WASHINGTON – Sarin, the deadly nerve gas that the United States says was unleashed last month by the Syrian regime in a Damascus suburb, was developed by Nazi scientists in 1938.
Originally conceived as a pesticide, sarin was used by Iraqi dictator Saddam Hussein’s regime to gas thousands of Kurds in the northern town of Halabja in 1988.
Sarin killed 13 people and injured 6,000 others when Aum Shinrikyo released it in the Tokyo subway system in March 1995. The cult also used the nerve agent in an attack the year before in Matsumoto, Nagano Prefecture, killing seven.
U.S. Secretary of State John Kerry on Sunday said tests on hair and blood samples taken from the emergency workers after the Damascus attack on Aug. 21 had shown indications of the odorless, paralyzing agent. He said the samples had been given to the U.S. independently, outside of an outgoing U.N. probe.
Washington has squarely blamed the regime of President Bashar Assad for the attack, which it says killed more than 1,400 people, including hundreds of children.
Inhaled or absorbed through the skin, the gas kills by crippling the respiratory center of the central nervous system and paralyzes the muscles around the lungs.
The combination results in death by suffocation, and sarin can contaminate food or water supplies, according to the U.S. Centers for Disease Control and Prevention (CDC), which notes that antidotes exist.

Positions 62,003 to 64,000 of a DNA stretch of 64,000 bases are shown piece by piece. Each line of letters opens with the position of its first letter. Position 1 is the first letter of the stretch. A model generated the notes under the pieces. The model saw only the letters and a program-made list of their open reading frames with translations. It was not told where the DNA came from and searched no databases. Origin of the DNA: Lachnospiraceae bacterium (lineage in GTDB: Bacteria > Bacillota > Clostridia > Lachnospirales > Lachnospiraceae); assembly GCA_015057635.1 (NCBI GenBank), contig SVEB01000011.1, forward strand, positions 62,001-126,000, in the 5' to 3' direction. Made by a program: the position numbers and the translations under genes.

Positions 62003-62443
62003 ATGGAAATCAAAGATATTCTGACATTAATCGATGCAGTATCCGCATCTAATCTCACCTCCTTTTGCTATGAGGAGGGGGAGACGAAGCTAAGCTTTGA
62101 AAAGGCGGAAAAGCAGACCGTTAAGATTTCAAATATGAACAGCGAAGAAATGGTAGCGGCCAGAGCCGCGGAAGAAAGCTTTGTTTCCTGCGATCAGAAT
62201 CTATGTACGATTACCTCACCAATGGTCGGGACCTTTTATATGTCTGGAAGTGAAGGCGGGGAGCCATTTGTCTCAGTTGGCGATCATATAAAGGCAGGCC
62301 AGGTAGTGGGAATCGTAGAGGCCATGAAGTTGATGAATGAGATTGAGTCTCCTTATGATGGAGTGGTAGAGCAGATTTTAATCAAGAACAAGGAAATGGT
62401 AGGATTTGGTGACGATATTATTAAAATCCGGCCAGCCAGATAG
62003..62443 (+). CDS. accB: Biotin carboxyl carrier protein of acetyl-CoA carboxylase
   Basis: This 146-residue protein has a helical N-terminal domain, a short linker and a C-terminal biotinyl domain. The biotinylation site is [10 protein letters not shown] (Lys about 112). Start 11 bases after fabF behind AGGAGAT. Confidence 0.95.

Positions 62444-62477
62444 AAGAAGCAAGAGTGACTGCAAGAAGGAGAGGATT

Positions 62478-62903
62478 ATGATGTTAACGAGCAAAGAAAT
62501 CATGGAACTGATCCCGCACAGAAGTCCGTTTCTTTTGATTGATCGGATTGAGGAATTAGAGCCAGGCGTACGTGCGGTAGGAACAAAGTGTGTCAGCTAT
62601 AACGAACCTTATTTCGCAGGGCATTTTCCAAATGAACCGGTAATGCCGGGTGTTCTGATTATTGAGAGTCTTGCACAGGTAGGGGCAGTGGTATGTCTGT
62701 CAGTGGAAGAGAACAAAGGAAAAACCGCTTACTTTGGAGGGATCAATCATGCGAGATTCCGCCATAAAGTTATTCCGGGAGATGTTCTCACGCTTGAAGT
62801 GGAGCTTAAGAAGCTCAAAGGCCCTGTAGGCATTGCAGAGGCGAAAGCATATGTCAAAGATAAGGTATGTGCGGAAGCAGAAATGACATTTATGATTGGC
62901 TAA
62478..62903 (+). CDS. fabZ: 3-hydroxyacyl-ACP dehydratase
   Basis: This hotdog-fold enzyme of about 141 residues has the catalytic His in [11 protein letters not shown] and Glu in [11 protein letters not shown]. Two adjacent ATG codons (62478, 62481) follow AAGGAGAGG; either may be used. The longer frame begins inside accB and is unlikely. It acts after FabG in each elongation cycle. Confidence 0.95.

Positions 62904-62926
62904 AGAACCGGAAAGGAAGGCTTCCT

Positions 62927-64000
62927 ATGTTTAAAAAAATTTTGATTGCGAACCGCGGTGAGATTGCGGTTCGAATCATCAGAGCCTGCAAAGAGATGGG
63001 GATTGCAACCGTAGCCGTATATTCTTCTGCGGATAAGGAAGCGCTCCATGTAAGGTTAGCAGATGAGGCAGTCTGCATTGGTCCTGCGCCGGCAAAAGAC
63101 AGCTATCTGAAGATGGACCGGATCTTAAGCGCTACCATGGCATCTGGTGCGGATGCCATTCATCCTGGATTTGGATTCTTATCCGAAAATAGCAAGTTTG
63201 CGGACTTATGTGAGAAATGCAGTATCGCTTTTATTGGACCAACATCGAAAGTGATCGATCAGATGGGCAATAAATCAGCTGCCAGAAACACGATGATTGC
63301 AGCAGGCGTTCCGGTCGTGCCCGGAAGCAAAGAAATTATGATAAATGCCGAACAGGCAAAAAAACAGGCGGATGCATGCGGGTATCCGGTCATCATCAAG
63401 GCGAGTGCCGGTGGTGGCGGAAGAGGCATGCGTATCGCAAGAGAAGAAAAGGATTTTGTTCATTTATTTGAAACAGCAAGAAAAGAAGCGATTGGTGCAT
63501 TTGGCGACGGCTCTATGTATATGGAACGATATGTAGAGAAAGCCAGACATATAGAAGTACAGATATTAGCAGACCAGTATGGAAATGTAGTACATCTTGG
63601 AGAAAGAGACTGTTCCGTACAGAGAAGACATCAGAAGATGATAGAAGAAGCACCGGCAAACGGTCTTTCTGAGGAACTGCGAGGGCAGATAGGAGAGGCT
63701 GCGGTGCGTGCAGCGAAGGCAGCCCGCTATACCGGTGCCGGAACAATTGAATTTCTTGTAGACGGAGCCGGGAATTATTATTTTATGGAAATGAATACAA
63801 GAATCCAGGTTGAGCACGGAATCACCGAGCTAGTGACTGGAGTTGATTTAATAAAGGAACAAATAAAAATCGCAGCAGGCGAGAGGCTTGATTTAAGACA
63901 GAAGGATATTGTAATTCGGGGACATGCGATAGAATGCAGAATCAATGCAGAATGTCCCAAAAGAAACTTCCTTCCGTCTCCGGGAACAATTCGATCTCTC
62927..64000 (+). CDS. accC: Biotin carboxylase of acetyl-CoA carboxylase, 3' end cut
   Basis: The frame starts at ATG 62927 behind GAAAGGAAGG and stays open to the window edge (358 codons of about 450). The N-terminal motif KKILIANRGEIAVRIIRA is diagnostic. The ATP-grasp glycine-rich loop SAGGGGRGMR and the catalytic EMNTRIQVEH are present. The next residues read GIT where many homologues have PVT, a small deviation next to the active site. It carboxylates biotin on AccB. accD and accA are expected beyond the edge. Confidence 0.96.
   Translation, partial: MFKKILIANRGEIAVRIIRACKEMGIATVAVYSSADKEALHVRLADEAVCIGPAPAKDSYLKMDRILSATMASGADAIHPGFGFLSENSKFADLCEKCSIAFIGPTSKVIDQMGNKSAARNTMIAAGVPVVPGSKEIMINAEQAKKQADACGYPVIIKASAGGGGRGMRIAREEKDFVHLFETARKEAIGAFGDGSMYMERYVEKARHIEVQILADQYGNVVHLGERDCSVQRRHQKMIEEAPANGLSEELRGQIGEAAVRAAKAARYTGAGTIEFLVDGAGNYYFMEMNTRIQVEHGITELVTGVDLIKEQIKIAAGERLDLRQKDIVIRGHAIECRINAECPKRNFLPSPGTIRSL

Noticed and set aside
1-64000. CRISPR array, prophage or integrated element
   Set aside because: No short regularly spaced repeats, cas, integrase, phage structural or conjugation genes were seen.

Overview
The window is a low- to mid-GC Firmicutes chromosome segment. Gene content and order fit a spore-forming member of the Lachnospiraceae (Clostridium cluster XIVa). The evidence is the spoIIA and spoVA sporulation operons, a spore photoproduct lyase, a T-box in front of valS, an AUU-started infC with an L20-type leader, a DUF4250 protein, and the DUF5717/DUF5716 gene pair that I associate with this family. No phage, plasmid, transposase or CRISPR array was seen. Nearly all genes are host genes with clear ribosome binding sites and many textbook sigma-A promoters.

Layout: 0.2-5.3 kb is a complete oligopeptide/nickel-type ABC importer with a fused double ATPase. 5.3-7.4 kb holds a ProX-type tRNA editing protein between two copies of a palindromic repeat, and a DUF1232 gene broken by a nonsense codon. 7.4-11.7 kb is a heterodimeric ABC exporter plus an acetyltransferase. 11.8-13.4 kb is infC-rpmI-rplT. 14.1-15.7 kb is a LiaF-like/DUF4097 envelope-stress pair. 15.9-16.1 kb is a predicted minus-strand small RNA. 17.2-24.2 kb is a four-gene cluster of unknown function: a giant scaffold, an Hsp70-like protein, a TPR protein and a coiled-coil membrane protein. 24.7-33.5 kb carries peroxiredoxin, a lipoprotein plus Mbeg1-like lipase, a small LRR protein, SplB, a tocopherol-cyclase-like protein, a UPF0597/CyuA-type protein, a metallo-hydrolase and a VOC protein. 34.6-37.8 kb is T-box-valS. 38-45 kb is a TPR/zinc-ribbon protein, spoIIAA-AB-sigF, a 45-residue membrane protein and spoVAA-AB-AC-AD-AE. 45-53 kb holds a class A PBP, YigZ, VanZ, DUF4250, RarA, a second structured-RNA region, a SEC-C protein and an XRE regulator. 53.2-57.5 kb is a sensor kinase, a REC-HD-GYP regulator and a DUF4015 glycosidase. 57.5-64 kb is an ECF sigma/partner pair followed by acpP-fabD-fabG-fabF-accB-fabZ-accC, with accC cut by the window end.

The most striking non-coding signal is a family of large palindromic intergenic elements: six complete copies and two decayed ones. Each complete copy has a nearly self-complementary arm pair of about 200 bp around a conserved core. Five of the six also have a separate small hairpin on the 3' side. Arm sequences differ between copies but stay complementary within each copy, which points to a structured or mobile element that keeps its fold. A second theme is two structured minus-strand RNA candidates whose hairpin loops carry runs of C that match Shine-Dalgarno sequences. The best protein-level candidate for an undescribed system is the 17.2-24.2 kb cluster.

“Sarin is 26 times more deadly than cyanide gas. Just a pinprick-sized droplet will kill a human,” according to the World Health Organization.
Exposure symptoms include nausea and violent headaches, blurred vision, drooling, muscle convulsions, respiratory arrest and loss of consciousness, the CDC says.
Nerve agents are generally quick-acting and require only simple chemical techniques and inexpensive, readily available ingredients to manufacture.
Inhalation of a high dose — say 200 milligrams of sarin — may cause death “within a couple of minutes,” with no time even for symptoms to develop, according to the Organization for the Prohibition of Chemical Weapons.
Exposure through the skin takes longer to kill, and the first symptoms may not occur for half an hour, followed by a quick progression.
Even when it does not kill, sarin’s effects can cause permanent harm, damaging a victim’s lungs, eyes and central nervous system.
Heavier than air, the gas can linger in an area for up to six hours, depending on weather conditions.
U.N. inspectors, who have been in Syria investigating allegations of the regime’s use of chemical weapons, left the country Saturday.
The analysis of their samples could take up to three weeks, experts from the United Nations have said.
The most notorious sarin attack occurred in March 1988 in Halabja when as many as 5,000 Kurds were killed and 65,000 injured when the Iraqi military used a combination of chemical agents that included sarin, mustard gas and possibly VX, a nerve agent 10 times more powerful than sarin.
It is thought to have been the worst-ever gas attack targeting civilians.